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  lao tze




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1. the way



the way that can be experienced is not true;
the world that can be constructed is not true.
the way manifests all that happens and may happen;
the world represents all that exists and may exist.

to experience without intention is to sense the world;
to experience with intention is to anticipate the world.
these two experiences are indistinguishable;
their construction differs but their effect is the same.

beyond the gate of experience flows the way,
which is ever greater and more subtle than the world.
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2. abstraction


when beauty is abstracted
then ugliness has been implied;
when good is abstracted
then evil has been implied.

so alive and dead are abstracted from nature,
difficult and easy abstracted from progress,
long and short abstracted from contrast,
high and low abstracted from depth,
song and speech abstracted from melody,
after and before abstracted from sequence.

the sage experiences without abstraction,
and accomplishes without action;
he accepts the ebb and flow of things,
nurtures them, but does not own them,
and lives, but does not dwell.
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3. without action


not praising the worthy prevents contention,
not esteeming the valuable prevents theft,
not displaying the beautiful prevents desire.

in this manner the sage governs people:
emptying their minds,
filling their bellies,
weakening their ambitions,
and strengthening their bones.

if people lack knowledge and desire
then they can not act;
if no action is taken
harmony remains.
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4. limitless


the way is a limitless vessel;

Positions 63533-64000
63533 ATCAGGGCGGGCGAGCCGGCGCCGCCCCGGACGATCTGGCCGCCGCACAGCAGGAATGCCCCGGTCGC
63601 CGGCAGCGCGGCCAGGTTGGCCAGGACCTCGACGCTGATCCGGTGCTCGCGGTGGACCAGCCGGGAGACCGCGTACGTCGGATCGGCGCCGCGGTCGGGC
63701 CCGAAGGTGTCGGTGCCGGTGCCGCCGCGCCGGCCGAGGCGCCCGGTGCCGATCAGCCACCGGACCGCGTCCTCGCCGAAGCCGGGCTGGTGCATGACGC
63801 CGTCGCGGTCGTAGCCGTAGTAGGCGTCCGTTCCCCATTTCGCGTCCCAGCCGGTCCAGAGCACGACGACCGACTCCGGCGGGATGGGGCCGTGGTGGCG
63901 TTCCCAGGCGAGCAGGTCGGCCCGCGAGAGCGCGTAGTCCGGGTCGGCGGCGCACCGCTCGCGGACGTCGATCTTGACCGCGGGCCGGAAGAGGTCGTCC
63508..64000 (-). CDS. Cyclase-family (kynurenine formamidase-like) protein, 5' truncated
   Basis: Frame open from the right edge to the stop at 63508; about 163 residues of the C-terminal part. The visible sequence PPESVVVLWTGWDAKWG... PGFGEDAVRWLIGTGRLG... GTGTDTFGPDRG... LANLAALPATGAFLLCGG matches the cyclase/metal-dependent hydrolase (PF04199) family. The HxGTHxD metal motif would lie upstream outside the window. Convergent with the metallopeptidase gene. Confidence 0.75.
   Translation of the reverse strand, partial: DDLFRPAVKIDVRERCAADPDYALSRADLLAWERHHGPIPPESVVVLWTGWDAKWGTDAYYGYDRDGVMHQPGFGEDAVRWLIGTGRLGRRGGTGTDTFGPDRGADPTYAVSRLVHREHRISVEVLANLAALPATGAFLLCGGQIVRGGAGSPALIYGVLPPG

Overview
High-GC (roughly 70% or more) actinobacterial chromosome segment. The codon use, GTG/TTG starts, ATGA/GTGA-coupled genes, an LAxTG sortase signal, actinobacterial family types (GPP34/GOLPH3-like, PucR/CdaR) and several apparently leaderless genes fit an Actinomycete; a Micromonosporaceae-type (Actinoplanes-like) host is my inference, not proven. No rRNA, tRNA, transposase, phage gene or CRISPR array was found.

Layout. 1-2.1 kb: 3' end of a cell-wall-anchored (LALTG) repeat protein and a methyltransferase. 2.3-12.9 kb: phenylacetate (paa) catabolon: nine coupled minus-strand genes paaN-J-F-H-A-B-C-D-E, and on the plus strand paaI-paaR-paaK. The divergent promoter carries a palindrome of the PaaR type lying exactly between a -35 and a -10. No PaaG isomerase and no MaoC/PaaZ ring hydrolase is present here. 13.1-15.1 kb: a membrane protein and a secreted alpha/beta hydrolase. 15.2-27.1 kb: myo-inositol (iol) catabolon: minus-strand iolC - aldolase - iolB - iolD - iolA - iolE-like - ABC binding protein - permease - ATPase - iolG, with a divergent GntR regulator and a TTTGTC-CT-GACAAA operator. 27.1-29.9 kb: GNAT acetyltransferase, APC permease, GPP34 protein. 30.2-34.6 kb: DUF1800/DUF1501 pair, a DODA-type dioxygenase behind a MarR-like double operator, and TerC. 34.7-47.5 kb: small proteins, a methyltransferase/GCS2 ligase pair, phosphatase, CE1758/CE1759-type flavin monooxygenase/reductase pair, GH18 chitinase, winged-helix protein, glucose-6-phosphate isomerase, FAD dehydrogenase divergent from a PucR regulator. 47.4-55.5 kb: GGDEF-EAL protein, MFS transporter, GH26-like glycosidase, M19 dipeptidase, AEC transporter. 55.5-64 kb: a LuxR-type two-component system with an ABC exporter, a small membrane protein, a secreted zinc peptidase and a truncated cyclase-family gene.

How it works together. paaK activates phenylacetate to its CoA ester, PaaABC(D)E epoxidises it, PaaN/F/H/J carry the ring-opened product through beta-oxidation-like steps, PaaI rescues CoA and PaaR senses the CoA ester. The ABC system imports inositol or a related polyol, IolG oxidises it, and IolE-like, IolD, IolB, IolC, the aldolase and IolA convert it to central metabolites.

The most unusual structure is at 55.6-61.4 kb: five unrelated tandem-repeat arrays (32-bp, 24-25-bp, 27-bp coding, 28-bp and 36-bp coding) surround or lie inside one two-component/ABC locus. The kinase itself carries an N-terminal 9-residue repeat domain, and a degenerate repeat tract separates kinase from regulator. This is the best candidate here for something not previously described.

used by the self, it is not filled by the world;
it cannot be cut, knotted, dimmed or stilled;
its depths are hidden, ubiquitous and eternal;
i don't know where it comes from;
it comes before nature.
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5. nature


nature is not kind;
it treats all things impartially.
the sage is not kind,
and treats all people impartially.

nature is like a bellows,
empty, yet never ceasing its supply.
the more it moves, the more it yields;
so the sage draws upon experience
and cannot be exhausted.
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6. experience


experience is a riverbed,
its source hidden, forever flowing:
its entrance, the root of the world,
the way moves within it:
draw upon it; it will not run dry.
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7. complete


nature is complete because it does not serve itself.

the sage places himself after and finds himself before,
ignores his desire and finds himself content.

he is complete because he does not serve himself.
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8. water


the best of man is like water,
which benefits all things, and does not contend with them,
which flows in places that others disdain,
where it is in harmony with the way.

so the sage:
lives within nature,
thinks within the deep,
gives within impartiality,
speaks within trust,
governs within order,
crafts within ability,
acts within opportunity.

he does not contend, and none contend against him.
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9. retire


fill a cup to its brim and it is easily spilled;
temper a sword to its hardest and it is easily broken;
amass the greatest treasure and it is easily stolen;
claim credit and honour and you easily fall;
retire once your purpose is achieved - this is natural.
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10. harmony


embracing the way, you become embraced;
breathing gently, you become newborn;